Industry Analyst & Strategist
I’ve often thought about the ramifications of being a WordPress hosting customer, that is, I’m paying a host for the ability to have people on the internet access my site. More recently, the boom in NFTs has made me rethink of what an asset on the internet is. What would happen if we did put together a philosophical puzzle where we merged the ideas and created the customer asset?
The current value of a hosting customer is spliced and diced in spreadsheets all the time, which terms that have come from the mobile phone carrier space, and many of the same business practices. Did you know that every time you sign up with a host, or change hosts, there is a specific value called CAC (customer acquisition cost) that applies to a specific host. The lower the CAC, the better, but you may be surprised that CAC can run easily into the $100s of dollars. How is CAC calculated? Neil Patel, Customer Acquisition Cost: The One Metric That Can Determine Your Company’s Fate: “Basically, the CAC can be calculated by simply dividing all the costs spent on acquiring more customers (marketing expenses) by the number of customers acquired in the period the money was spent.” This can get very expensive, very quickly, for example it is not uncommon to see Google ad-words costs at anywhere from $25 to $45 CPC for terms in the WordPress hosting space. That’s just a click! The host still has to get you to convert, which certainly involves much more on the marketing side of the equation, and we are assuming that all hosts are equal in services which the provide (which we know is definitely not the case).
How does a host make money with such costs? Hosting companies have another factor which is evaluated, Total or Customer Lifetime Value (TLV/CLV). This is an average of how long a customer stays with a host (in months), multiplied by the average revenue per user (ARPU).This is where you, the customer, become profit to the hosting company. This one is easier to to understand. With the CAC figured out, let’s assume $100, and subtract it from CLV. So if the CLV is greater than CAC, the host makes a profit. Bingo! Easy! Right?
The trick with CLV is how long is the runway? If the host’s CAC is $100 and monthly revenue per customer is $2, the host will need 50 months to break even. That’s not a winning proposition given that churn in the industry occurs at a much quicker pace – meaning most customers don’t stay with a single host for over four years. Hosts make up for this shortfall in upselling services, and increasing prices. But! They are still feverishly driving acquisitions at the top of the funnel hoping that new customers outweigh churned customers. So there are always great deals for new customers (hello Comcast, AT&T, T-Mobile, Verizon, etc.) but not much of an incentive to stay. So now as a customer, you’ve become an asset with a limited life. The closer you get to break even for a host, the more likely you are less important, and certainly after turning into pure profit, the deals and inducements to stay on a given host will decrease.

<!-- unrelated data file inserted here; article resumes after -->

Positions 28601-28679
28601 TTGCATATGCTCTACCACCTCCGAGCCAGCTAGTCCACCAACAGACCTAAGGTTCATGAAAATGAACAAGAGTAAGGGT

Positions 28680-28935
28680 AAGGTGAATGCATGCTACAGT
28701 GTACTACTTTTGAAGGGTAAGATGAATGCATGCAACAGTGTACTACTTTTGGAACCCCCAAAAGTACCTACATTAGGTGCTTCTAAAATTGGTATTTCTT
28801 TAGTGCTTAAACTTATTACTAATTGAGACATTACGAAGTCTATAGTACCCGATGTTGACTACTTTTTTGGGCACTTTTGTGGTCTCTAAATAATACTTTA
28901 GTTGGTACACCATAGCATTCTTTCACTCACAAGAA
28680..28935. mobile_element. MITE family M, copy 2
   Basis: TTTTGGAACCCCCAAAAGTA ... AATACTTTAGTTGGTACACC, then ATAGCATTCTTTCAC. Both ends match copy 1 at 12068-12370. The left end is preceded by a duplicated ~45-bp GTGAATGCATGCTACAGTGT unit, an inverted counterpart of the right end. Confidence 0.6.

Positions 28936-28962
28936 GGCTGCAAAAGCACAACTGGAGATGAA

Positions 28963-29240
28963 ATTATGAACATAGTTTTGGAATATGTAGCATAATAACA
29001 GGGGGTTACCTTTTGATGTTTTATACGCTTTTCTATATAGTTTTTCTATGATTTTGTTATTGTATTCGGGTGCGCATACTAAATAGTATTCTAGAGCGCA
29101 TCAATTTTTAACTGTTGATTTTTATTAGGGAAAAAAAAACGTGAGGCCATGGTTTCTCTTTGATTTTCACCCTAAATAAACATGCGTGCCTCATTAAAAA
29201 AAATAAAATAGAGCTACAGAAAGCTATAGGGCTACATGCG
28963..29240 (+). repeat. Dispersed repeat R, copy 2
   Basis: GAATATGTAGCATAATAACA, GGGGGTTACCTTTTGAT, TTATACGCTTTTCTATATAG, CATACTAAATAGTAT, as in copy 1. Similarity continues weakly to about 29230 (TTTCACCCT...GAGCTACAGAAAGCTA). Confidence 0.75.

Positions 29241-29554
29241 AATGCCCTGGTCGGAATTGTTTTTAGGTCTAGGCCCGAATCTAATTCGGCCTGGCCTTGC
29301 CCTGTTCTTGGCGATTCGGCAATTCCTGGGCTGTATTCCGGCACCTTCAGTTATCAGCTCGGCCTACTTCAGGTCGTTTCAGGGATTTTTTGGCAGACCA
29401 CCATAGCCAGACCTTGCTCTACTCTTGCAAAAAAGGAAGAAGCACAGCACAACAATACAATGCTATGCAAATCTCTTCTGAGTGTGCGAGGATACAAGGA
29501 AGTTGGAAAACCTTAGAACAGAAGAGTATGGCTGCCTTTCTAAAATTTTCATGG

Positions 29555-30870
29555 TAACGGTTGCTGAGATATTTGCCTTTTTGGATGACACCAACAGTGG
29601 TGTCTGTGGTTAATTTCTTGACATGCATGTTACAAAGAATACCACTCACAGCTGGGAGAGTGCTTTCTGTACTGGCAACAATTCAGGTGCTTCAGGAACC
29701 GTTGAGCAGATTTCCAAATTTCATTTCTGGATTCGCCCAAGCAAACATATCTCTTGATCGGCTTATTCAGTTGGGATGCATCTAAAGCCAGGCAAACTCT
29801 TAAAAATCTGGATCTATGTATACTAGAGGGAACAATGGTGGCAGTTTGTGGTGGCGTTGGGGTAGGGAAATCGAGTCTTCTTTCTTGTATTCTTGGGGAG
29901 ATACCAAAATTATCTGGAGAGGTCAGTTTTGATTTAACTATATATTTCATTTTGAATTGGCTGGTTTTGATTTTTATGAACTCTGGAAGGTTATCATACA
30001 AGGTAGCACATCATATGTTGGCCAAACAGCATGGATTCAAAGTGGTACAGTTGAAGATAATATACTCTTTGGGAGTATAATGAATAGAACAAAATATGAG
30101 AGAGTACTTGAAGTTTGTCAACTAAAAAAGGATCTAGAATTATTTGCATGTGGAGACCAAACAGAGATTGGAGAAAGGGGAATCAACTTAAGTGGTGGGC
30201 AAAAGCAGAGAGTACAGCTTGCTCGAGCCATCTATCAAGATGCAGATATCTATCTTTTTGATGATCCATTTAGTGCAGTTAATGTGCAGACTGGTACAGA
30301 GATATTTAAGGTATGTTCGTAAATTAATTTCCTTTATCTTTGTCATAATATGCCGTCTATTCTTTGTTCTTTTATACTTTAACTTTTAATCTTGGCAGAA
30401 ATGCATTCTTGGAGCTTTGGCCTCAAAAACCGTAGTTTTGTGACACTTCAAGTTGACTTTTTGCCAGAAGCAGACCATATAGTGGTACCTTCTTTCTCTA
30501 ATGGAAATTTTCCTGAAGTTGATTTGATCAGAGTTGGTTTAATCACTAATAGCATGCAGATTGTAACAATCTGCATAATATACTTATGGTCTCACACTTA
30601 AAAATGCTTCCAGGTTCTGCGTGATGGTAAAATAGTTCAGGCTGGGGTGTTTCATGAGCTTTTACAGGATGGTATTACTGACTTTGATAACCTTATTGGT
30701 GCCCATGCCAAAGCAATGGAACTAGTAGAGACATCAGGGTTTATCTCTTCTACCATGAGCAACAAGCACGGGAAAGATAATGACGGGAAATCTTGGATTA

Again, my version of the hosting relationship assumes all hosts are equal – which they are most definitely not. What would happen if customers realized that they are much much more of an asset rather than just the revenue they bring. Looking at it from the host financial perspective it makes sense (using some transitive property voodoo). Hosts pay for infrastructure, equipment, networking, and more physical assets. As a customer you are the primary user of these assets – therefore becoming a bundled asset in your own right.
Back to the NFT thinking from earlier – what would happen if customers, more likely agencies – were willing to be traded as the assets (commodities) they are? Could an agency with 10 customers bid itself out to hosting companies based on the amount of spend they have? Could an agency get a signing bonus for switch teams?
I think this is the right time for agencies to evaluate the opportunities presented by utilizing a co-op model to negotiate the best pricing and services. The agency cooperative is something that agencies should be looking to build and that hosting companies work to build into their communities. I could see the economy evolve such that even hosting companies would look to buy and sell from each other such agreements. This would the uncertainty in many of the the business numbers and simultaneously empower the new generation of customer.